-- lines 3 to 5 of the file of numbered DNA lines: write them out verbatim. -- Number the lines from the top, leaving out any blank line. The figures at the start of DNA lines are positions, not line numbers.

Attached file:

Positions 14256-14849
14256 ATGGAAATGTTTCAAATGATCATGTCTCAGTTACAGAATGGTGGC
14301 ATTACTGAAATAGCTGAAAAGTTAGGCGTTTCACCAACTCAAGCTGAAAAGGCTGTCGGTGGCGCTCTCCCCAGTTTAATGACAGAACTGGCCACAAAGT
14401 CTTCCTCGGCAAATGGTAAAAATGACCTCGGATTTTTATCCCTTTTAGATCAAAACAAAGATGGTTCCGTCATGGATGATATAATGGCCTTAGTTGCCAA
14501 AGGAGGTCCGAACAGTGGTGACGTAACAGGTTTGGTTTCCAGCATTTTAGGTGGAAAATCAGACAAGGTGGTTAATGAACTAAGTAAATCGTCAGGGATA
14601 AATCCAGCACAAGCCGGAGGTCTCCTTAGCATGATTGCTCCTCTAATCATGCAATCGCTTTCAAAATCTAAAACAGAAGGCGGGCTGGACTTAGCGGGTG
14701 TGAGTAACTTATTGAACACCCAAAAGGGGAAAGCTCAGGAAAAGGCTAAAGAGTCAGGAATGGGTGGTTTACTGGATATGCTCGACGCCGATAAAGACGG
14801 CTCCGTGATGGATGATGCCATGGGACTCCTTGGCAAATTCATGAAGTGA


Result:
14301 ATTACTGAAATAGCTGAAAAGTTAGGCGTTTCACCAACTCAAGCTGAAAAGGCTGTCGGTGGCGCTCTCCCCAGTTTAATGACAGAACTGGCCACAAAGT
14401 CTTCCTCGGCAAATGGTAAAAATGACCTCGGATTTTTATCCCTTTTAGATCAAAACAAAGATGGTTCCGTCATGGATGATATAATGGCCTTAGTTGCCAA
14501 AGGAGGTCCGAACAGTGGTGACGTAACAGGTTTGGTTTCCAGCATTTTAGGTGGAAAATCAGACAAGGTGGTTAATGAACTAAGTAAATCGTCAGGGATA